Making beer is a very water-intensive process, and the less that is used the better it is for the environment. It also helps the brewers to save some money if they can use less water. The industry standard used to be that it takes ten pints of water to make one pint of beer, but that is being reduced, in some cases considerably. Many of the small craft breweries are around the 8 - 1 mark, but the larger brewers are making some great inroads with some of them claiming around 4 – 1, and at Adnams they say they are closer to 3 – 1.
Indeed, the beer industry has grown considerably within the last few years, thanks in part to the huge number of small craft breweries which have sprung up. Even so, what is an amazing statistic is that 88% of all the beer in the UK is made by just four companies – Heineken, Molson Coors, Carlsberg, and Anheuser-Busch InBev. While a lot of their water saving attention is drawn to countries that are facing drought, they nonetheless pay attention to their UK operations as well. For example, Heineken has three breweries in the UK, at Tadcaster, Manchester, and Hereford, and cut their water use by 3% just in 2016/2017 alone. They have also managed to achieve beer usage savings by the introduction of their SmartDispense system which reduces the need for beer line cleaning by 75%. This reduces the amount of water used for cleaning, reduces beer wastage, and reduces the amount of chemicals needed for cleaning. They calculate that in 2016 they saved water amounting to 35 million pints.
Apart from the big four, the rest of the beer drunk in Britain comes from around 2,500 independent breweries, and from imports. Some of the independents are well-known names such as Marstons, Greene King, Shepherd Neame, and Fullers, while the many smaller breweries only operate in their own backyard and are never heard of elsewhere. However, they are still able and willing to save water where they can. A micro-brewery in Hertfordshire, Farr Brew, has its waste water, which is rich in biodegradable materials and nitrogen, used by a local farmer as a fertiliser.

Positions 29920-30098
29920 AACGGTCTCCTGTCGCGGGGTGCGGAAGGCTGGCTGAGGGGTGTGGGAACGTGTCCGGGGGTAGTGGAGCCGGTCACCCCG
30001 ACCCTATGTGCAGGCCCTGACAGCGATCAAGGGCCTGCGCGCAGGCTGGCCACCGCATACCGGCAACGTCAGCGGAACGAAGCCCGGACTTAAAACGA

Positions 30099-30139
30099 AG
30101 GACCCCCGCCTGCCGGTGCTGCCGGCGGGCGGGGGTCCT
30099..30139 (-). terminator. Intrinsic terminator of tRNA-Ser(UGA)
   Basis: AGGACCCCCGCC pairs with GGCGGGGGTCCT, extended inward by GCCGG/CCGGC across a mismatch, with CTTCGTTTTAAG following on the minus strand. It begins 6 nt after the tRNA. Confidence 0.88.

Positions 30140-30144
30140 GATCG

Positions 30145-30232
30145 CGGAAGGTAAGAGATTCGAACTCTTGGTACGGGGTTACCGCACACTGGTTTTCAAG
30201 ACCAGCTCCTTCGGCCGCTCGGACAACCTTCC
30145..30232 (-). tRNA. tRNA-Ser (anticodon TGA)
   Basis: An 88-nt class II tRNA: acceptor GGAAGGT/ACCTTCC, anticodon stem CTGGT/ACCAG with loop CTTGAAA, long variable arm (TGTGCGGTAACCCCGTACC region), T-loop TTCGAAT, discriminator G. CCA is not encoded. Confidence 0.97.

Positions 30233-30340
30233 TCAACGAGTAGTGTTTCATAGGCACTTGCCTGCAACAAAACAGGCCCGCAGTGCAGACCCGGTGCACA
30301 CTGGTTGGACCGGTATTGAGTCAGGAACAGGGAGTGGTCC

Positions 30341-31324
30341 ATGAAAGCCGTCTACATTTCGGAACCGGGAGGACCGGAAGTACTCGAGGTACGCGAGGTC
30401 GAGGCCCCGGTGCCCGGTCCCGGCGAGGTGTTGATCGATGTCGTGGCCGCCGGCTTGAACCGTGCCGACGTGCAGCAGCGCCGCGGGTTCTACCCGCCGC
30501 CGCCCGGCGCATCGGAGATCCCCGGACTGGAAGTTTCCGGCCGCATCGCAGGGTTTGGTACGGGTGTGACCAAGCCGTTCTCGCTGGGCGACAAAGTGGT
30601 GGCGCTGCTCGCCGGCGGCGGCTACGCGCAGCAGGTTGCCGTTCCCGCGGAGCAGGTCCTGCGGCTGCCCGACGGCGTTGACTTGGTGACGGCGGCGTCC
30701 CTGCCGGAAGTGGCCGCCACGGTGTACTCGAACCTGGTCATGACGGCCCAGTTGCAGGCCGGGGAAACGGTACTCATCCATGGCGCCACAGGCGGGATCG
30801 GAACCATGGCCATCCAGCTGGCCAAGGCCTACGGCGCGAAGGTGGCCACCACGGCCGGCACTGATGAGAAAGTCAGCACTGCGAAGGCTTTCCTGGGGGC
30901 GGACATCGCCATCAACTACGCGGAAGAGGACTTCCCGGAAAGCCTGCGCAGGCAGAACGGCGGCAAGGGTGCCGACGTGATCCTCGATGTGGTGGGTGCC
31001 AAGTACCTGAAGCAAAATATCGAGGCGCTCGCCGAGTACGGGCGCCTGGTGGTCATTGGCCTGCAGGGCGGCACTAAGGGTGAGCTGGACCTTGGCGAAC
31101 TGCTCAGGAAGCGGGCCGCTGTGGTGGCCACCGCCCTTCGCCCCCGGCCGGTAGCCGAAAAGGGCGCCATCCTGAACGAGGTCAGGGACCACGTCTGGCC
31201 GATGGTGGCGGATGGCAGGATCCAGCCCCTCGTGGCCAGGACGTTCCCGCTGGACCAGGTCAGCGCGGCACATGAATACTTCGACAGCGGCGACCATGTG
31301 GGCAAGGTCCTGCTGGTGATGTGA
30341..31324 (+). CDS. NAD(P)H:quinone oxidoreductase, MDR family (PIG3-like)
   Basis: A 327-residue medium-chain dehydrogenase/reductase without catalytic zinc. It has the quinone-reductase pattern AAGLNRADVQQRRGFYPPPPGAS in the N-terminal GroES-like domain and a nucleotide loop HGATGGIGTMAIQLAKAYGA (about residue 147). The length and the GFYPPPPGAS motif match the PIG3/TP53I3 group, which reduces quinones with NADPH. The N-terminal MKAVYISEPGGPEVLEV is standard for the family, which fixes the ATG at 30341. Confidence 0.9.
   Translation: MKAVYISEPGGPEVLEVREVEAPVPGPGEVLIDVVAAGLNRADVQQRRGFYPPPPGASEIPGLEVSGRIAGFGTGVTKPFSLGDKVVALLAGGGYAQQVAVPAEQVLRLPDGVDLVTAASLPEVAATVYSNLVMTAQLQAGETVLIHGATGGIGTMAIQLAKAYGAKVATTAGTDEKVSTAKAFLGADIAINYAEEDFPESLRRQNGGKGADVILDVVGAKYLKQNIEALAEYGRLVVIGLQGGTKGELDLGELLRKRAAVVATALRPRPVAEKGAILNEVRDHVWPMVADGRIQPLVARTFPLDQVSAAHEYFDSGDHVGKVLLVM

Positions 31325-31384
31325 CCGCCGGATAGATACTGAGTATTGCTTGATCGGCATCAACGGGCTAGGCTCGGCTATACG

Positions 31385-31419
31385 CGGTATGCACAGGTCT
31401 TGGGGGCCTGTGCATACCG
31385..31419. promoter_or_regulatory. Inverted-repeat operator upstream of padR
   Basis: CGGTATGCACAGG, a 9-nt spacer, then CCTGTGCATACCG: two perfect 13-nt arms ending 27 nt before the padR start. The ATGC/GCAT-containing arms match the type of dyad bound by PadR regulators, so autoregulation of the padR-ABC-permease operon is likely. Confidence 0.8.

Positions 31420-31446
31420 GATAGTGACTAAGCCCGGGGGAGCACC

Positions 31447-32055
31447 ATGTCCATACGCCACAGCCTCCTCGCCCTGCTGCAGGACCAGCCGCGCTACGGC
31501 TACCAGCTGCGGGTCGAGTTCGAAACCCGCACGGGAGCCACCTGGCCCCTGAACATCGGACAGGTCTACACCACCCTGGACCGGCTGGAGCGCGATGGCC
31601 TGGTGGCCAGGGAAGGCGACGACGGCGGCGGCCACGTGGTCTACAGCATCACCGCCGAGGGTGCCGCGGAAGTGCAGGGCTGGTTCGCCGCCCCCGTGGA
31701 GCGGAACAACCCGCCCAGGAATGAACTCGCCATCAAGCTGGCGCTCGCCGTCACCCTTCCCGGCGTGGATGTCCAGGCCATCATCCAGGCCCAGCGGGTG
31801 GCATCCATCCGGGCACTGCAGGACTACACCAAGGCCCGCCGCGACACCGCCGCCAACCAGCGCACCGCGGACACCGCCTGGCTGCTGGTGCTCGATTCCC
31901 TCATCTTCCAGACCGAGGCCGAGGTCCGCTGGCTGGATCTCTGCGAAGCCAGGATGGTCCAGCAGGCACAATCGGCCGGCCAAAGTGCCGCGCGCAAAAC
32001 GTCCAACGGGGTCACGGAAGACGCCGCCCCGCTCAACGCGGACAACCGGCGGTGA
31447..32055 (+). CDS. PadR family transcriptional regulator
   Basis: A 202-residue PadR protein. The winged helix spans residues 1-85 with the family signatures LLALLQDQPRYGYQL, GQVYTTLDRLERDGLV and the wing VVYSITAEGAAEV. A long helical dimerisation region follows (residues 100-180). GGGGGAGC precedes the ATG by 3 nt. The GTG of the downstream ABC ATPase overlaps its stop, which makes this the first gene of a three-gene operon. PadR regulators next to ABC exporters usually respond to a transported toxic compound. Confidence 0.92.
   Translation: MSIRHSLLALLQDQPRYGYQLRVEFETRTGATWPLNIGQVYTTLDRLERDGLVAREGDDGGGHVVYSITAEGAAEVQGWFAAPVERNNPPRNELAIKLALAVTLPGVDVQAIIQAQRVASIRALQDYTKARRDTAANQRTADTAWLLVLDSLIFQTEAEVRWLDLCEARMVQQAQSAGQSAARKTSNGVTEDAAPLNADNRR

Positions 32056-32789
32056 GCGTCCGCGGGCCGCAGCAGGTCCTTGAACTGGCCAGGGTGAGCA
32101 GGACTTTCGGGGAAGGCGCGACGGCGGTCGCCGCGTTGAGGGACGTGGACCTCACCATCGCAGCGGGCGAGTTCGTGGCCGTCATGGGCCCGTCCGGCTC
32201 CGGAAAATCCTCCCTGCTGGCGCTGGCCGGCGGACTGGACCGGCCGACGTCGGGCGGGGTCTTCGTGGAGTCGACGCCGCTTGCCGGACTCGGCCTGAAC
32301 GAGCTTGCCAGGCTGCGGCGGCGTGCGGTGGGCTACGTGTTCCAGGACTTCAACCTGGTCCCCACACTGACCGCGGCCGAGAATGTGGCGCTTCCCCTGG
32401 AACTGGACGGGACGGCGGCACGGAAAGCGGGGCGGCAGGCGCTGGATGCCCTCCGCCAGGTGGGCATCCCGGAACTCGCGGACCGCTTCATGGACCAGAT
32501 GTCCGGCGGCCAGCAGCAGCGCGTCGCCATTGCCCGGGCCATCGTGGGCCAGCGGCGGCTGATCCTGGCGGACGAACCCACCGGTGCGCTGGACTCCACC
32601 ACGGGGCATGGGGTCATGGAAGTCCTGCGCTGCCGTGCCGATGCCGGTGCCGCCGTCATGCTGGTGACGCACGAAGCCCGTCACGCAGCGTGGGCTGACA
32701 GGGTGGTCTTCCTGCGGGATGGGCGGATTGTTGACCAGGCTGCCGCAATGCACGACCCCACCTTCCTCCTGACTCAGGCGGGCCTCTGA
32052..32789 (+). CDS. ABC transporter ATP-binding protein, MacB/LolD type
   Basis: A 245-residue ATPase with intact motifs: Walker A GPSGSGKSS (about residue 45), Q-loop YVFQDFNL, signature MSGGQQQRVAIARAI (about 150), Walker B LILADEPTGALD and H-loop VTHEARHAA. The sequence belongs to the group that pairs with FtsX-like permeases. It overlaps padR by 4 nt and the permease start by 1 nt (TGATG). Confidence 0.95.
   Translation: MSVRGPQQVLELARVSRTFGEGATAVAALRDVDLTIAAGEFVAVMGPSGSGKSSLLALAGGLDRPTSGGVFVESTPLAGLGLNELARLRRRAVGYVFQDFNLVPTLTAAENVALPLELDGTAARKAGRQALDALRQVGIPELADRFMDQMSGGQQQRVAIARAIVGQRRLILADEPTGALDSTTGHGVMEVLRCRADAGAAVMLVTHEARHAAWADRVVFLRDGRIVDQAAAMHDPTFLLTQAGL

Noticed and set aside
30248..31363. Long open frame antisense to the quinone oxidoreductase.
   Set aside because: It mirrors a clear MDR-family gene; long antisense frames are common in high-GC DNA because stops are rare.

Another brewer, Freedom, in Staffordshire is using water that it draws from its' own borehole. All of the water used that is not turned into beer is returned to the land in a water treatment system. The water goes into an aerobic digestion pond, then flows through three swale ditches, then goes into another larger aerobic digestion pond. After that, it flows into a reed bed and another ditch, before finally flowing into a local brook. The company's head brewer, Jonathan Smith, says that it is a completely natural process, and the water is back in the brook only half a mile from the brewery's bore hole.
However, it is the ongoing cleaning of everything in a brewery where water can really be saved. In order to make good beer, everything has to be totally clean, and it is estimated that most brewers spend 90% of their time on cleaning. Purity Brewing Company in Warwickshire has a clean-in-place system where the tanks and vessels clean themselves, rinsing away the detergents. The system has built-in PH sensors and as soon as the rinse water gets to neutral the machine stops automatically, reducing the need for any further rinses.
Over at Adnams in Southwold they use peracetic acid which is a food grade chemical that is a fast-acting cleaning agent. It does not foam, and it breaks down into harmless by-products which need very little rinsing away. Adnams has an environmental sustainability manager, and also controls losses through evaporation by timing the boils strictly. In addition, it has smart meters that detect leaks and spot abnormal flows.
Of course, another way of making beer usage savings is by making the timing between beer line cleanings longer. There are systems available which can extend the interval between cleans from a week to as much as six or seven weeks which obviously saves a considerable amount of water and also saves beer wastage. If you throw away three pints of beer with every line clean, that is a lot of money going down the drain every month, so anything you can do to extend the interval is good for business and good for the environment.